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Is this the solution to knife crime? Cutlery firm sells new knives with square tips 'repeatedly tested to ensure they do not pierce skin'

Olly

Jan. 15, 2020

A British cutlery company are making new knives with blunt square tips in a bid to reduce knife crime .
Sheffield-based Cultery and kitchenware firm Viners says it decided to come up with the square-ended blade 'in response to rising knife crime statistics and new government legislation'.
Bosses claim their new 'Assure collection' has been repeatedly tested to ensure the products do not pierce skin after a record-breaking 44,000 knife-related crimes were committed across England and Wales last year.
The knives, which cost between £3.99 and £5.99, will be available from this month.
Viners says it is responding to a change in the Offensive Weapon Act 2019, which reclassified kitchen knives as an offensive weapon.
It also cites spiralling levels of knife crime, which saw blade-related offences rise by seven per cent from the previous 12 months last year, according to the Office for National Statistics (ONS).
The product description reads: 'Created in conjunction with 1,700 UK consumers who were consulted on the proposed new shape, we have designed a highly functional knife which is shaped to reduce and prevent injuries, accidents and fatalities, whilst still offering the same performance expected of a standard kitchen knife.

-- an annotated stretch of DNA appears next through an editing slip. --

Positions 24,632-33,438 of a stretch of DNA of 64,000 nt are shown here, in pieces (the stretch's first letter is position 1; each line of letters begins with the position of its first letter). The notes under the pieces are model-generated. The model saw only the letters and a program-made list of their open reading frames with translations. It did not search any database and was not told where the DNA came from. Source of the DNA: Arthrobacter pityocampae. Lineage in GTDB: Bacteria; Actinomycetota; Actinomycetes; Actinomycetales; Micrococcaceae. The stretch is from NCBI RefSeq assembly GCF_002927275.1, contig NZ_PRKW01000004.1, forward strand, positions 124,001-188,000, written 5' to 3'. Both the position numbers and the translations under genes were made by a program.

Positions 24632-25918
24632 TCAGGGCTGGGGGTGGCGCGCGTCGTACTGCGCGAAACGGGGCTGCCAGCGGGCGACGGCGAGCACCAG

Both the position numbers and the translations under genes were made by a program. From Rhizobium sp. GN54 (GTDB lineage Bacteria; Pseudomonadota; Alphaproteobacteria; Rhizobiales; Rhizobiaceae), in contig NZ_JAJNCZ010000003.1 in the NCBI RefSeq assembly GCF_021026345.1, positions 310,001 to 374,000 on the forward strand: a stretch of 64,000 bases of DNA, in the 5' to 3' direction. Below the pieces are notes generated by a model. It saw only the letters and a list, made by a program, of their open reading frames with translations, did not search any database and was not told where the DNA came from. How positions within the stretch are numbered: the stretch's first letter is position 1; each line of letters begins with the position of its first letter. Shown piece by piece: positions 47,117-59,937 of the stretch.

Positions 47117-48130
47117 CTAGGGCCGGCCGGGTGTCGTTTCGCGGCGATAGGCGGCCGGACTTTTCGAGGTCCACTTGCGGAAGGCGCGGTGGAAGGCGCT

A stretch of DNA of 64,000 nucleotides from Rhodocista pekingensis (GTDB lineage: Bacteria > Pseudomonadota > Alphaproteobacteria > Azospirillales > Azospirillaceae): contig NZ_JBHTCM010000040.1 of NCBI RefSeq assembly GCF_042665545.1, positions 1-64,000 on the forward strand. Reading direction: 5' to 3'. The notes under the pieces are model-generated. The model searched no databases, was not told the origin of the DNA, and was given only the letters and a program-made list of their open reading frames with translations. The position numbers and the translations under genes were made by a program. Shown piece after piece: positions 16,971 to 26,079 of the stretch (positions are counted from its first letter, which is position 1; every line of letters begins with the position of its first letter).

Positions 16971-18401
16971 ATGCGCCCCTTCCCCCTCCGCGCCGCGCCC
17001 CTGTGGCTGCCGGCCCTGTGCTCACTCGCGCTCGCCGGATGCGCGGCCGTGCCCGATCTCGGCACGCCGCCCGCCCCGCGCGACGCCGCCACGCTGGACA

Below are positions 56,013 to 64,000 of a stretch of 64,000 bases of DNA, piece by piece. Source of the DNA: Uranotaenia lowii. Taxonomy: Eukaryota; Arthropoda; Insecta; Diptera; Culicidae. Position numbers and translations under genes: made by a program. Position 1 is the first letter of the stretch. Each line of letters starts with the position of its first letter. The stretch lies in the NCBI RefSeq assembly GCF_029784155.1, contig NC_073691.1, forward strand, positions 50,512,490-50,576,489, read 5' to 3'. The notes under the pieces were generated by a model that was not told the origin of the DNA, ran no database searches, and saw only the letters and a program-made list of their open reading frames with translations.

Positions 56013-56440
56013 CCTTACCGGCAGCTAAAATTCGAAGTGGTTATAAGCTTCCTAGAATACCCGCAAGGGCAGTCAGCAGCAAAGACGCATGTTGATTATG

'With a square shape, similar to that of a Santoku knife, the new Assure collection is made of high quality stainless steel and features ergonomically designed, soft touch handles for the ultimate in comfort with a black non-stick coating on the blade to reduce cutting friction.
'Delivering the same performance as a standard knife to tackle all cooking tasks, the new blade design also gives added peace of mind in the home, helping to reduce unnecessary accidents when preparing food and washing up with no sharp points to cause injury.'
The square-ended knives will be available from Dunelm stores later this week and on the Viners website from February 16.
Last year the Government produced hundreds of thousands of fried chicken boxes with messages designed to deter young people from knife crime.
They were slammed as racist and reductive by several politicians, celebrities and commentators.
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